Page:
Myanmar is in the news today because of a huge problem with hundreds of thousands of refugees in the border area of western Rakhine state (Arakan) and neighbouring Bangladesh. Hardly anyone knows about the far more reaching process of Reconciliation the country is in, after fifty years of military regime. This is an attempt to change the course of history comparable to South Africa after the Apartheid regime.
News reporting is fully dominated by mainstream media like Reuter, CNN, New York Times, BBC and Al Jazeera, and the English newspaper The Guardian. Opinions of United Nations (update June 2019: UN made huge mistakes in dealing with Myanmar, plus inaccuracies in this report by Derek Tonkin), European Union and human rights (‘the new religion of the West‘) NGO’s like Amnesty International, Human Rights Watch, Fortify Rights and MSF are generally being reproduced totally uncritically. I’m also totally not impressed by Western ‘Dhamma magazines’ – such as Tricycle and Lion’s Roar – about this case. I might call it typically lazy thinking.
State Counsellor Aung San Suu Kyi speaks of an iceberg of disinformation. Mainstram media at most look at the top of the iceberg, and totally forget that the most important part of an iceberg is the unseen part. This is called delusion or stupidity by the Buddha.
In Myanmar itself there is a totally different vision on the issue, which goes back until about two hundred years. British colonial era until 1948 and fifty years of isolation during military regime from 1962 have not been conductive for the facts to become common knowledge in the West. Problems did not start since the people of Myanmar do have smartphones and did show up on Facebook.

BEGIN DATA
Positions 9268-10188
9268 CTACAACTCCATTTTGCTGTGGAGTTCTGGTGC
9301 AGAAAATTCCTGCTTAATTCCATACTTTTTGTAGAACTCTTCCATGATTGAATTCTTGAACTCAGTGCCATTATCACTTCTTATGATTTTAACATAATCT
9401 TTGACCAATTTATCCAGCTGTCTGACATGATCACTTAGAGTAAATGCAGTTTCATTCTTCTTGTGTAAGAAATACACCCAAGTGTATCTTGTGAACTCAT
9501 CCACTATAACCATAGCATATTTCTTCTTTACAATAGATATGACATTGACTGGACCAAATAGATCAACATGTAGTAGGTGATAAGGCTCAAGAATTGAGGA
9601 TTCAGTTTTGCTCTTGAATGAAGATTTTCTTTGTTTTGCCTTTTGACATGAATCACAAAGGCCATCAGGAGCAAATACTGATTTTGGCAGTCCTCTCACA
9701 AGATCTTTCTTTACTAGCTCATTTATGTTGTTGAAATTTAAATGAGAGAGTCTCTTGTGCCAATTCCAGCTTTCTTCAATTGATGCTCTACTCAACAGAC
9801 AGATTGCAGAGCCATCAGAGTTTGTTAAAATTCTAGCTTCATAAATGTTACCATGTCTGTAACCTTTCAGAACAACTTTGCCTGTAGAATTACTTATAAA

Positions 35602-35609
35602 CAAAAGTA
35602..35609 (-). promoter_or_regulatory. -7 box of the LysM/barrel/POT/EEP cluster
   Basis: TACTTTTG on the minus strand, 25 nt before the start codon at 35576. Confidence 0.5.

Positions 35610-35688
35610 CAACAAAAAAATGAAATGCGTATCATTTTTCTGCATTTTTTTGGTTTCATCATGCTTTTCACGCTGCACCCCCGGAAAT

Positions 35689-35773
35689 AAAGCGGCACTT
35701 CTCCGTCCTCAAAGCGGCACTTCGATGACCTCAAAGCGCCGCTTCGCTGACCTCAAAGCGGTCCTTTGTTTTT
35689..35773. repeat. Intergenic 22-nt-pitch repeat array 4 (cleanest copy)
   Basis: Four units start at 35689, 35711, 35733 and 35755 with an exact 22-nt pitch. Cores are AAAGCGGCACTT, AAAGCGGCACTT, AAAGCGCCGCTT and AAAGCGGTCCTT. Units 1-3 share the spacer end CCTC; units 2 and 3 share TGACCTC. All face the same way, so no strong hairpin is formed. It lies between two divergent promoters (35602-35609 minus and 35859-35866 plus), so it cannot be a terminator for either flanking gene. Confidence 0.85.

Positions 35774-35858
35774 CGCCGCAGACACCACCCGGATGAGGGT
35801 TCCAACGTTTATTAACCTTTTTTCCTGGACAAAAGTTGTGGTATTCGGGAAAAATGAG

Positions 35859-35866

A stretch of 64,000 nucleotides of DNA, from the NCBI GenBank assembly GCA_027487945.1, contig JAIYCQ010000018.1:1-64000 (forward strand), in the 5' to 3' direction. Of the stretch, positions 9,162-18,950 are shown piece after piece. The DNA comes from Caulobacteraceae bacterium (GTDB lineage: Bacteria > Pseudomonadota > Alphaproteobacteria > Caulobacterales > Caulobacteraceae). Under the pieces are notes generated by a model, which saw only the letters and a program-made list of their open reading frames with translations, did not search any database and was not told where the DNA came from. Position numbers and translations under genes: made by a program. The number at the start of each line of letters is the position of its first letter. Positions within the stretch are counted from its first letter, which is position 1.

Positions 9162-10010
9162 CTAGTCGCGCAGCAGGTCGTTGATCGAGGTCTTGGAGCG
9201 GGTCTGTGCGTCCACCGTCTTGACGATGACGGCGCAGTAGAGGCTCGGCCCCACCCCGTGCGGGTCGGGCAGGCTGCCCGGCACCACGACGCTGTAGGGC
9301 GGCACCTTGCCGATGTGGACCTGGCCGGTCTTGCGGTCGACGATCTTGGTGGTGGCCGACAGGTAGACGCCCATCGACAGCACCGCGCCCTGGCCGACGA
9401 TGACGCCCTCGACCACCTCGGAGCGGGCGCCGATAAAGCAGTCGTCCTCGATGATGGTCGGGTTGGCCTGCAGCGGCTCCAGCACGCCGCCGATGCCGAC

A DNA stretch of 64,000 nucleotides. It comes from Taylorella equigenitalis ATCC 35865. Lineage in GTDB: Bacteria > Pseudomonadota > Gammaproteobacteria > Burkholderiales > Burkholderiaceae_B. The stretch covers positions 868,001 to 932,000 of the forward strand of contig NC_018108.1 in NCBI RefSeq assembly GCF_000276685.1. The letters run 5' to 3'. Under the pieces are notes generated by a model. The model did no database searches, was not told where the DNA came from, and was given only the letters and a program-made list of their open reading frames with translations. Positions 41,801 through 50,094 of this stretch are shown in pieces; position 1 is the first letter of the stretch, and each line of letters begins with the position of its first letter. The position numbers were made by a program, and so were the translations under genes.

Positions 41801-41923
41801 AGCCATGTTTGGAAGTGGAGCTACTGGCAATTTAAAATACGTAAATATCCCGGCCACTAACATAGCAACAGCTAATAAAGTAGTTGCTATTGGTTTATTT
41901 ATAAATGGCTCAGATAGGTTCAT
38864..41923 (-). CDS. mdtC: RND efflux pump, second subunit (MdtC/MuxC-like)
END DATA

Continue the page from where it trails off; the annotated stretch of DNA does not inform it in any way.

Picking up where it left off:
Aung San Suu Kyi in her speech of September 19 2017 (here the transcript) on ‘National Reconciliation and Peace’ makes an appeal to the rest of the world to broaden their knowledge about it. Remarkably enough she explicitly mentions the need of generosity and courage to do so. As a practising buddhist she will most probably refer to attachment to opinions in this respect.
Do not denounce too easily. A recent example (October 2019): theatre group members in jail because of satire (The Irrawaddy).
I am pretty sure someone like Geert Wilders in the Netherlands when in Myanmar would have been long time imprisoned (as was the case with ‘ultra nationalist’ – actually fugitive – monk U Wirathu), instead of being demonised as right wing, populist or you name it, and being forced to live in strong custody. So in today’s Western Europe opinions that are not mainstream tend to be judged in a so to speak more subtle way. But is that a higher sense of civilization? Mind you: in today’s Western Europe there are terrorist attacks because of satire (cartoons for instance).
I have a clear impression in Myanmar it is the relationship between law and morality that is different from that in the West. In other words: morality is much more integrated in the law system. Is that good? Is that bad? Or shall we let it be a fact. As Harold Fielding did remark in 1898:
“Their laws and their methods of enforcing the law were those of a very young people. But, notwithstanding this, there was a spirit in their laws different from and superior to ours.” (Harold Fielding Hall, The Soul of a People. 1898 p. 104 – see also here)